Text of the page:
Referring now to FIG. 2A, there is shown a second embodiment of the control signal generator 20. In this embodiment, the high frequency portion YH is produced by high pass filter 14 which has a low frequency cut-off approximately equal to the high frequency cut-off of low pass filter 21L. The function of the remainder of the control signal generator 20 remains the same as the circuit shown in FIG. 2.

Turning to FIG. 5, an embodiment of the divider 25 is described. In FIG. 5, there are provided a first divider circuit 25A which is used when the divisor is positive and a second divider circuit 25B which is used when the divisor is negative. Since both the divider circuits 25A and 25B are identical, only the first divider circuit 25A is described.

The first divider circuit 25A includes a first differential amplifier circuit made up of differential transistors Q1 and Q2 and a second differential amplifier circuit made up of transistors Q4 and Q5.

The emitters of the transistors Q1 and Q2 are connected together through identical resistors R1 to a current control circuit 41a illustrated as transistor Q3 and a resistor R3 which forms a current source for the two differential amplifiers. Transistor Q3 is supplied with the divisor YN, which is the positive differentiated output of differentiator 24 (FIG. 2), through terminal 43a. First differential amplifier transistors Q1 and Q2 are supplied with a dividend which is the direct and inverted high frequency portions YH and -YH of luminance signal YW. Inversion of the signal YH to yield the signal -YH is performed in circuits well known in the art and thus not described.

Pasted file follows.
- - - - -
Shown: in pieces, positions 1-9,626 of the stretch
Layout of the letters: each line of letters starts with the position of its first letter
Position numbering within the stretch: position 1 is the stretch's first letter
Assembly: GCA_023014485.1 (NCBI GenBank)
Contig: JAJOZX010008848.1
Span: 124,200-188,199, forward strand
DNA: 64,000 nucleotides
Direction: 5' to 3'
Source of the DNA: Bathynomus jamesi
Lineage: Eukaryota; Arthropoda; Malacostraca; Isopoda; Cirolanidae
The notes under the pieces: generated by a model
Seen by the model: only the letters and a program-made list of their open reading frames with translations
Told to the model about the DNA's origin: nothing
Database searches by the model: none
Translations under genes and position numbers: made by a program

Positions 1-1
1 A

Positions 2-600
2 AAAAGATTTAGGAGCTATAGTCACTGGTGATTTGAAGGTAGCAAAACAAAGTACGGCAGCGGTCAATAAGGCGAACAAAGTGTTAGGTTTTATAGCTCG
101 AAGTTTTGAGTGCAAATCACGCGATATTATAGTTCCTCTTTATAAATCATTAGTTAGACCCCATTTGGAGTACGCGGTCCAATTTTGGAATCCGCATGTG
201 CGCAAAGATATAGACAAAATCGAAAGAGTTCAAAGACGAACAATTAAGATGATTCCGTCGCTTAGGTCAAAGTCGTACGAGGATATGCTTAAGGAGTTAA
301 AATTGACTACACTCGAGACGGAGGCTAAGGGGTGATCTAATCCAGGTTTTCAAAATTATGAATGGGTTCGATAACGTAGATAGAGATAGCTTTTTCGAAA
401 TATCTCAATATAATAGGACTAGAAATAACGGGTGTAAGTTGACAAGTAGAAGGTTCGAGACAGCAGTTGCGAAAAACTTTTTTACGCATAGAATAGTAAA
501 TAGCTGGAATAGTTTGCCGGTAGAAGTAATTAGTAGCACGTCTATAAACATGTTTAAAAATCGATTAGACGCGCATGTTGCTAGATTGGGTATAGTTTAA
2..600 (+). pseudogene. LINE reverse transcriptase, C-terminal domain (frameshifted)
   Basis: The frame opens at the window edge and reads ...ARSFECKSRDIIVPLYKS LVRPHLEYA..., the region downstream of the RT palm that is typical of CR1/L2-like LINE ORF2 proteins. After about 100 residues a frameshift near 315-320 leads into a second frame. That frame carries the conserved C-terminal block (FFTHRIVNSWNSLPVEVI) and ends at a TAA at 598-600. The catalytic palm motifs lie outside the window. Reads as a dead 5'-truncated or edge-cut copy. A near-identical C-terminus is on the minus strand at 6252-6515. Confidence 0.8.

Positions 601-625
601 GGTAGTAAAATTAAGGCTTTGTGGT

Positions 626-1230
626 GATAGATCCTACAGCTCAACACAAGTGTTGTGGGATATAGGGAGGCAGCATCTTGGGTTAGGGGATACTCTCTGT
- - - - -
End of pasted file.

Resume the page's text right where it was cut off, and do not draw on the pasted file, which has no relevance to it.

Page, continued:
The bases of second differential amplifier transistors Q4 and Q5 are respectively connected to the collectors of the transistors Q1 and Q2. The emitters of second differential amplifier transistors Q4 and Q5 are connected together to ground through a resistor RO. Identical load resistors 45a and 45b are connected from the collectors of the transistors Q4 and Q5 to the power source VCC respectively. The signals developed across load resistors 45a and 45b are fed to the two inputs a third differential amplifier circuit 47. Third differential amplifier 47 removes common voltages which occur on its two inputs as will be explained. The output 47a of third differential amplifier 47 is the control signal SP.

Transistors Q6 and Q7 are collector loads for transistors Q1 and Q2 and are connected to the bases of transistors Q4 and Q5 respectively. The relationship of resistors R1, R2, R3 and R4 (resistors R2 and R4, located the second divider circuit member 25B correspond, to resistors R1 and R3 in the first divider circuit 25A respectively) are selected such that R1 /R3 =R2 /R4.